We next evaluated the ability of the microarray to detect viruses in human serum samples that were collected during virus outbreaks. CCHFV was chosen as an example because this virus has emerged several times in recent years, particularly in Eastern Europe (Balkan region) and the Middle East. We used (i) sera from 12 CCHFV-positive patients from recent outbreaks in Turkey (2009), Kosovo (2001) and Iran (2009); and (ii) four CCHFV strains (Nigeria, Mauritania, Turkey and China) grown in cell culture (Table 2). We sequenced 531 bp of the polymerase gene of each strain/isolate and constructed a phylogenetic tree that also included all the CCHFV sequences available in GenBank (Fig. 2). Phylogenetic analysis distinguished five genetic clusters, as has been previously described 26,33,34. Two clusters are in Africa: one is spread from western (Mauritania, Senegal and Nigeria) to southern Africa (South African Republic) and includes the Nigerian and Mauritanian sequences; the other is restricted to Equatorial Africa (Congo, Uganda). A Eurasian cluster spreads from Kosovo/Turkey northward to Russia. A Middle East cluster comprises samples from Oman, Iraq, Pakistan, Tajikstan to China. Concerning the viruses present in the human sera we tested, the Iranian viruses formed a distinct branch in the Middle East cluster whereas those from Kosovo and Turkey segregated in two sub-branches of the Eurasian cluster: one together with the Kosovo Hoti strain (Kosovo 423, 426, 429 and Turkey 090137); the other with the Turkey Kelkit06 and 200310849 strains (Turkey 090139 and Kosovo 427).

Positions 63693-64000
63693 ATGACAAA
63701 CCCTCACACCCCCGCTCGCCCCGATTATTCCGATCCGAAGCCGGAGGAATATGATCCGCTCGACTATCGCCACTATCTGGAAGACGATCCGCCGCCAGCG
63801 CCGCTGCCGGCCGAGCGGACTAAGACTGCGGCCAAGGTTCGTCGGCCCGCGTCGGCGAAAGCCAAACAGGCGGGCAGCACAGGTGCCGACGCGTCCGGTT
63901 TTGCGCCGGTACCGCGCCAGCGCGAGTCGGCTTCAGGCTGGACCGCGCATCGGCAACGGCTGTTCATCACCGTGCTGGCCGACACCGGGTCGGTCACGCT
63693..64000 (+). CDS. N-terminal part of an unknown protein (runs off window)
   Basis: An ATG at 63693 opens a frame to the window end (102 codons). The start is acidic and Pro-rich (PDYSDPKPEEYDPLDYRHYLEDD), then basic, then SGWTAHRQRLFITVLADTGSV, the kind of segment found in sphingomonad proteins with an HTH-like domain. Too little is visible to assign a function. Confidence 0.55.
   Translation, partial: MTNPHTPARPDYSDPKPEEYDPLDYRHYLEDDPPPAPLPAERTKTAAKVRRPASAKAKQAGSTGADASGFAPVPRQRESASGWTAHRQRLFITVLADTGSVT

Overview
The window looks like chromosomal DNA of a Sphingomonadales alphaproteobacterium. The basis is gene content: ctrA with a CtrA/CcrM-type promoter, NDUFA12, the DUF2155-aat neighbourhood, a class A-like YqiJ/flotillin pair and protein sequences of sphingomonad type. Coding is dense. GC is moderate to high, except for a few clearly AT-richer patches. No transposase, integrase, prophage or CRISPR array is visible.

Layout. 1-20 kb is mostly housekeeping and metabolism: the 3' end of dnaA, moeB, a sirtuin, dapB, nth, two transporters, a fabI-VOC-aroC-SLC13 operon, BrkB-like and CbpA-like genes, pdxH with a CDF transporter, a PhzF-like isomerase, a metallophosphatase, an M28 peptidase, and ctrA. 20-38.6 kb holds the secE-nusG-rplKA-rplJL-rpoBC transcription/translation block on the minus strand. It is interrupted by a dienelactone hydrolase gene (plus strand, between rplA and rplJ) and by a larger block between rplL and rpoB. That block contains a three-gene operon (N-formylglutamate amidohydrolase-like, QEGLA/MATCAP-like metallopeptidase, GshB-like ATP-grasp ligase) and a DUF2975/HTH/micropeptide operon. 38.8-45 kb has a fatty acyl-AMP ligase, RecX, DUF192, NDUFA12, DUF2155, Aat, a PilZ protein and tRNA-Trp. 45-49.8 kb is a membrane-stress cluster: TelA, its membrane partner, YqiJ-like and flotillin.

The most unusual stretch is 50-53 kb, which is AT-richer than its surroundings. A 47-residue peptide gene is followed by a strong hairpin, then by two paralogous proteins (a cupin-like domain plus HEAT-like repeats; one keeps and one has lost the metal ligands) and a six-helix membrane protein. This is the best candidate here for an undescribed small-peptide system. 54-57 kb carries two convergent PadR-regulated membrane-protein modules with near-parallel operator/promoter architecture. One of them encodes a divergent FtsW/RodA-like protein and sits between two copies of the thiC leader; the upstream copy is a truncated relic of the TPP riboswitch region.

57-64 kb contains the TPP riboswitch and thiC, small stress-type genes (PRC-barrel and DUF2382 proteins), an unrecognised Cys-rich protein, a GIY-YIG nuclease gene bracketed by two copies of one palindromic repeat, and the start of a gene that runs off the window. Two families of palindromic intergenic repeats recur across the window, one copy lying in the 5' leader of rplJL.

The microarray clearly detected three out of the four CCHFV reference strains, the China strain being only poorly detected (call rate 30.9% but no BLASTN confirmation). It also allowed the geographical characterization of five out of the 12 CCHFV serum samples: two samples from Turkey and three from Kosovo, all belonging to the Eurasian cluster (Table 3). The two remaining Kosovo samples and all five samples from Iran were not detected.